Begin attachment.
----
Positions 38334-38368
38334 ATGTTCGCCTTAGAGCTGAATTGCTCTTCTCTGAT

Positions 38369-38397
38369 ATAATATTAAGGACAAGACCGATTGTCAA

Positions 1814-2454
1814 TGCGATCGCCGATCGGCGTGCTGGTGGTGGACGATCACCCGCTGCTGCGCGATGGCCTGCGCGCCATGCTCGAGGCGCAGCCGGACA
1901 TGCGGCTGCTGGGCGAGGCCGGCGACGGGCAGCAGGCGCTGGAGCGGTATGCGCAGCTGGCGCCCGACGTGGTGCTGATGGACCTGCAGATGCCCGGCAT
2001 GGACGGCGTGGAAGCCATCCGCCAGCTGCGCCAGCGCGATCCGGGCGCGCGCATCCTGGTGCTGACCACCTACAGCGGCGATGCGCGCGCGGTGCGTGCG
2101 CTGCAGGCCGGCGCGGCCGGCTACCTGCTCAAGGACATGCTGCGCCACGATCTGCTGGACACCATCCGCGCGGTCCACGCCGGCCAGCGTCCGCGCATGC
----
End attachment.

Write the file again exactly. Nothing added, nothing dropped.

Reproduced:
Positions 38334-38368
38334 ATGTTCGCCTTAGAGCTGAATTGCTCTTCTCTGAT

Positions 38369-38397
38369 ATAATATTAAGGACAAGACCGATTGTCAA

Positions 1814-2454
1814 TGCGATCGCCGATCGGCGTGCTGGTGGTGGACGATCACCCGCTGCTGCGCGATGGCCTGCGCGCCATGCTCGAGGCGCAGCCGGACA
1901 TGCGGCTGCTGGGCGAGGCCGGCGACGGGCAGCAGGCGCTGGAGCGGTATGCGCAGCTGGCGCCCGACGTGGTGCTGATGGACCTGCAGATGCCCGGCAT
2001 GGACGGCGTGGAAGCCATCCGCCAGCTGCGCCAGCGCGATCCGGGCGCGCGCATCCTGGTGCTGACCACCTACAGCGGCGATGCGCGCGCGGTGCGTGCG
2101 CTGCAGGCCGGCGCGGCCGGCTACCTGCTCAAGGACATGCTGCGCCACGATCTGCTGGACACCATCCGCGCGGTCCACGCCGGCCAGCGTCCGCGCATGC